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Is the World Too Reliant on Digital Technology?


October 5, 2019


UK Today


The outage yesterday of Facebook and its associated enterprises left one section of society crowing gleefully on alternatives like Twitter, yet left others feeling as though a part of their lives had been ripped away.


Millions use social media and like everything touched by humankind, some will misuse it. That is an unfortunate aspect to human nature and has always been so. Yet there are millions more who do not use social media but are still extensive users of the internet in one way or another. From shopping to emails to banking to work – we have become almost totally reliant on digital technology – and often at the behest of government.


The disappearance of Facebook for several hours illustrates however, just how reliant we have become on the digital world for almost everything. Yet we have seen the chaos that results when the system breaks down. This includes use of credit and debit cards – there have been several instances where suddenly people find because of a fault somewhere in that system, they can’t use their cards, which can mean no food for example. And one can’t go into the bank if it’s after closing time…or if it has closed entirely as banks continue to shut branches, telling customers to ‘go online’.


Not only that but as governments continue to impose a green agenda on people, this relies on electricity, whether it is generated from wind or solar sources; and if there is a power cut, everything is cut – lights, heat and digital technology.


There is no Plan B, no back-up and even though the Facebook outage was only a few hours long, there is a salutary lesson to be learned; we are in great danger of society disintegrating very rapidly and very completely if we become totally reliant on one thing only and that thing suffers any disruption, particularly a lengthy and catastrophic one.


Airport and Airlines Today

The relaxation of rules around travel are a welcome boost to the finances of the industry, with airlines having suffered disproportionately since March 2020.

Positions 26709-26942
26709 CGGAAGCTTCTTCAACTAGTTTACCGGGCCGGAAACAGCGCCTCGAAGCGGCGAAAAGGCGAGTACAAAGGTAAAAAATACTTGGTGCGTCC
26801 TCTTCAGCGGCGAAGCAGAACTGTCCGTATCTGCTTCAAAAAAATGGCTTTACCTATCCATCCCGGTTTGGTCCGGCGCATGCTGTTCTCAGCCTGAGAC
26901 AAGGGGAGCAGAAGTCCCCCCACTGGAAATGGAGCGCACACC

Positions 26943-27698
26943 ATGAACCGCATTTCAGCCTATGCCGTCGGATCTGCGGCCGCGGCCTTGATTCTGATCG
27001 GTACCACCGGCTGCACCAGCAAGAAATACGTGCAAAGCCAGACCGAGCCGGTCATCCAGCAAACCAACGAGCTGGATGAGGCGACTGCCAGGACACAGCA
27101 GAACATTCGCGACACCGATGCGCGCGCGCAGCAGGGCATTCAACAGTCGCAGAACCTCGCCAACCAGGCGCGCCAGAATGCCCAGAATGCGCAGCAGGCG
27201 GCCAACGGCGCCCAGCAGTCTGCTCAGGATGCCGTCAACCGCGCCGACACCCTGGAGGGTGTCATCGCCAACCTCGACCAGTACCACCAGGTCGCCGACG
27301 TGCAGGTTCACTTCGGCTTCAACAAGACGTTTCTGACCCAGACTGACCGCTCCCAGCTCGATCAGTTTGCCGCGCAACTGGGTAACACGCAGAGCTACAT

The airline industry is in Boston for this week’s International Air Travel Association (IATA) Annual General Meeting with reasons for cautious optimism about the recovery momentum – but also having received a timely reminder that the journey out of the Covid-19 crisis is unlikely to be a smooth one. Crucially for many IATA members, the recent news that the US was opening up to non-essential travellers was a huge boost going into the northern hemisphere winter season. In particular, it is difficult to overstate how important the transatlantic market is for a number of operators. Those operators now include the host of this year’s AGM gathering, JetBlue Airways, which launched flights from New York JFK to London Gatwick on 30 September, complementing the Heathrow flights it launched in August.

Also on the eve of this year’s gathering, Australia made its first, tentative steps back to allowing international travel, in a move that bodes well for other markets where the focus was previously on a zero-Covid approach to the health crisis.

Despite being under assault (and for some time prior to 2020) from the climate change lobby, the importance of air travel and the huge loss to societies the world over from damage to it, has been dramatically illustrated over the last two years. One can only hope that governments actually learn something from this and do not repeat it.


© KJM Today 2021.